Patient safety students share their experiences


In 2018 Imperial College Health Partners launched bursaries offering to pay 50% of the tuition fees for professionals working in healthcare, within North West London, to undertake an MSc programme at a UK university. Today, we are proud to be able to publish accounts written by some of the students who won those bursaries, revealing the impact of their studies.

In collaboration with the National Patient Safety Improvement Programmes, ICHP had the privilege of providing several bursaries to support colleagues in the sector undertaking postgraduate studies in Patient Safety. This initiative did not only increase capacity for patient safety in the sector, it also increased participation in our patient safety collaborative and a number of projects which had direct impact of improving the quality of patient care.

The following are the experiences of three bursary winners, in their own words.


Bilam Patel, Dietitian, Imperial College Healthcare NHS Trust

I was awarded the MSc Bursary by ICHP to enable me to enrol on the MSC in Patient Safety in 2018.

This was an opportunity to learn more about healthcare from a quality and safety lens, and to bring this back to my clinical role Nutrition and Dietetics at Imperial College Healthcare NHS Trust.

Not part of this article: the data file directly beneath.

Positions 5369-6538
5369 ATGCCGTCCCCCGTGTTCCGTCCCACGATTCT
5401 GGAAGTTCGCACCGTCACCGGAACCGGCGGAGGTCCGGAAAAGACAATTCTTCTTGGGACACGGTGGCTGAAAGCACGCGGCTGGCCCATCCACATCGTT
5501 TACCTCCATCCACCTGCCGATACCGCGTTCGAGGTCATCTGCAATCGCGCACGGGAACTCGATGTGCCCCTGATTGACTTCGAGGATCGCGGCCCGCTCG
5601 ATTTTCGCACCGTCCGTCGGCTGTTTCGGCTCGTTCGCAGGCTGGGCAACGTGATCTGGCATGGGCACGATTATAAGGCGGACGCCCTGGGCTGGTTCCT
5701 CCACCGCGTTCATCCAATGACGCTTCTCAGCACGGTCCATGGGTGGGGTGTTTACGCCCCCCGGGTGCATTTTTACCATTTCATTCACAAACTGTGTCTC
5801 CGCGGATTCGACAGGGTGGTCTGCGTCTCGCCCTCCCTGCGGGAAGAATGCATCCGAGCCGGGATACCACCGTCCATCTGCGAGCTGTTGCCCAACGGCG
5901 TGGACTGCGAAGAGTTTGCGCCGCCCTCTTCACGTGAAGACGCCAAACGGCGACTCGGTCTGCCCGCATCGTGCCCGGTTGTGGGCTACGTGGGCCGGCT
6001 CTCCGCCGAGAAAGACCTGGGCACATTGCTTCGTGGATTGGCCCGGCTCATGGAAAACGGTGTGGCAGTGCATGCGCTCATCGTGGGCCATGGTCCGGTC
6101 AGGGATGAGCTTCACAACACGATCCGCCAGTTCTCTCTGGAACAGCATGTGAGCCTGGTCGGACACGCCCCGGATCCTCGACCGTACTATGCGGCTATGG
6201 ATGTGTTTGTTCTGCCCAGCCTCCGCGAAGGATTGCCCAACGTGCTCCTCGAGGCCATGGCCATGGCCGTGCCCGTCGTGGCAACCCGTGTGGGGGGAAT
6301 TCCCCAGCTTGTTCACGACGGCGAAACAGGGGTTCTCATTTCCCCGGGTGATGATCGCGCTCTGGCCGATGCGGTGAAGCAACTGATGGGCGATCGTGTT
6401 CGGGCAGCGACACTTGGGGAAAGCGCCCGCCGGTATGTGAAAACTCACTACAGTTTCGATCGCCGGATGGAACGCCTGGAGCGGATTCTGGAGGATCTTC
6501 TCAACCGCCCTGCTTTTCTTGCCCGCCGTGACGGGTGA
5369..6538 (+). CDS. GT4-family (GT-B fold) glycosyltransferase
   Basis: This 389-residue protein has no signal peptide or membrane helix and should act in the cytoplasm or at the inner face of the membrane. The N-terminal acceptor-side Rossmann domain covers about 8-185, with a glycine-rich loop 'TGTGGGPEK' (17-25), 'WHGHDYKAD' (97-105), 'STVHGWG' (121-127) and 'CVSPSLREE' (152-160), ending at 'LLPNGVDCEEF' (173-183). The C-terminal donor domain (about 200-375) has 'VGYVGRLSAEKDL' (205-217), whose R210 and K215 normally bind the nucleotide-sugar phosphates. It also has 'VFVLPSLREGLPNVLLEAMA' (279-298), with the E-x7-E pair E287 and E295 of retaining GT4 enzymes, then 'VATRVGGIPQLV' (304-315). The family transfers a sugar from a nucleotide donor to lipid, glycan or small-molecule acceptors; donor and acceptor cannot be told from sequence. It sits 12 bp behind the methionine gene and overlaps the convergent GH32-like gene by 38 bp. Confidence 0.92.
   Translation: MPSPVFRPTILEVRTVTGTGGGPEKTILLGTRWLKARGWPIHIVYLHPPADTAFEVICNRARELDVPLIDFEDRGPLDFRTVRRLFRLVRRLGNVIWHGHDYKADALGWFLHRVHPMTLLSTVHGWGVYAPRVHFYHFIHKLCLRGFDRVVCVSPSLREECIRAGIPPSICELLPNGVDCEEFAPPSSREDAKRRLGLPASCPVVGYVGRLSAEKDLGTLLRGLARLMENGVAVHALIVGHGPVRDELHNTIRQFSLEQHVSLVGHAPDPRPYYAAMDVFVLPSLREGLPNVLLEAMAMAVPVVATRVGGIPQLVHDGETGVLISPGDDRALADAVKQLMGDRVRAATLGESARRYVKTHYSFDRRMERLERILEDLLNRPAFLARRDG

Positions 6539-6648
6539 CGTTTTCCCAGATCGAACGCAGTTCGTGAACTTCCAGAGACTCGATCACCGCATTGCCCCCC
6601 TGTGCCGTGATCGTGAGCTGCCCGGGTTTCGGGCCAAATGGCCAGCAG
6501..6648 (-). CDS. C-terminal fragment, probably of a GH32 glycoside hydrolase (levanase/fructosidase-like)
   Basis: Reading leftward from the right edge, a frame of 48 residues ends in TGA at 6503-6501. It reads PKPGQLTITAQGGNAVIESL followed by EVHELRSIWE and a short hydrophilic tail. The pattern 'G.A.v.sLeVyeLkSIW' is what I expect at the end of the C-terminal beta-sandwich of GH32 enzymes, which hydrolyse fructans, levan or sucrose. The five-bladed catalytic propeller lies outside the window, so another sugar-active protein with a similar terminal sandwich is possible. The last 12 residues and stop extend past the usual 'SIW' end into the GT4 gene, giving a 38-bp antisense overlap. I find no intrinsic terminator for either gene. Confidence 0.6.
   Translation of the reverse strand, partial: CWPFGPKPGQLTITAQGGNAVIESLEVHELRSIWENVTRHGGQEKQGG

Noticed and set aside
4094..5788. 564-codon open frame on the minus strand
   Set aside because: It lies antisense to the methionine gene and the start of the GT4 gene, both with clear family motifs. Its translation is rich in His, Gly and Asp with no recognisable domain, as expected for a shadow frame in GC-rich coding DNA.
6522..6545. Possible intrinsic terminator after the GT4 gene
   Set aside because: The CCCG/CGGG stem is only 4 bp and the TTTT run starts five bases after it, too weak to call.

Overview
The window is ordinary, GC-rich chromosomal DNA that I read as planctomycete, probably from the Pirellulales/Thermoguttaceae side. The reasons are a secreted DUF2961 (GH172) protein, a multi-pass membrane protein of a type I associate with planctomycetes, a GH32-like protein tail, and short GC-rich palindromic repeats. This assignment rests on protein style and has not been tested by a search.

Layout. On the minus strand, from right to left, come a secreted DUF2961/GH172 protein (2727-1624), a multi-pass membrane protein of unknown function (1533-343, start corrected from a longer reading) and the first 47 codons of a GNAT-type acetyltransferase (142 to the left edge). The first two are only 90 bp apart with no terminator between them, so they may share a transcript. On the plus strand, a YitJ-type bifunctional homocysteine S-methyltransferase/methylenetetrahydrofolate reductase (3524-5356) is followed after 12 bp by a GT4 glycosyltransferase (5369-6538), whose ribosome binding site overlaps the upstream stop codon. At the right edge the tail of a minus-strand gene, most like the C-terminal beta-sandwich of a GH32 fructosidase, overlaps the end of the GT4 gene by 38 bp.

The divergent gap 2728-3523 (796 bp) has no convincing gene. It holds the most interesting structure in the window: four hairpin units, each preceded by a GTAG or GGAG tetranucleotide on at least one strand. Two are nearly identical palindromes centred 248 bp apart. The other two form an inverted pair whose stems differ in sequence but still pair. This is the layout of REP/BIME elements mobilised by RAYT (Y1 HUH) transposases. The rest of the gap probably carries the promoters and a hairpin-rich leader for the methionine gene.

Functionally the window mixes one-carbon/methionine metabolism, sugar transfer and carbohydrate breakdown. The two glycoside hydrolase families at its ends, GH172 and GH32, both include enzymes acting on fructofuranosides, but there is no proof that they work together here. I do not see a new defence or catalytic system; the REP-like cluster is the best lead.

Since qualifying as a Dietitian nine years ago, I have worked in NHS hospitals and thrived in teaching environments, with a passion to learn and research how nutrition impacts clinical outcomes in healthcare. My specialist field of practice is cancer dietetics where we have seen national targets set by the NHS Fiver Year Forward view to achieve world class cancer outcomes. Since the Independent Cancer Taskforce released its six strategic priorities, I have been particularly interested in the fourth priority to Transform our Approach to Support People Living with and Beyond Cancer.

July 2019 saw the launch of the Macmillan-RCoA-NIHR Prehabilitation for Cancer Therapy Principles & Guidance document, and whilst multiple stakeholders are involved in the setting up of Prehabilitation services, it has already received some criticism in its ambition. There is consensus that addressing this is extremely difficult to model (secondary to social inequalities and the ‘one size fits all’ approach being flawed in behaviour change theory). The degree of peer support required for success is also absent from current position statements from expert providers. What is clear is that many patients are already engaged and the appetite for positive change is the greatest we have seen since Prehabilitation services first started in the UK. Prehabilitation is relatively early stage in its development, despite its media attention, but this gives rise to opportunities for change in the landscape of how sustaining innovations are typically adopted in healthcare.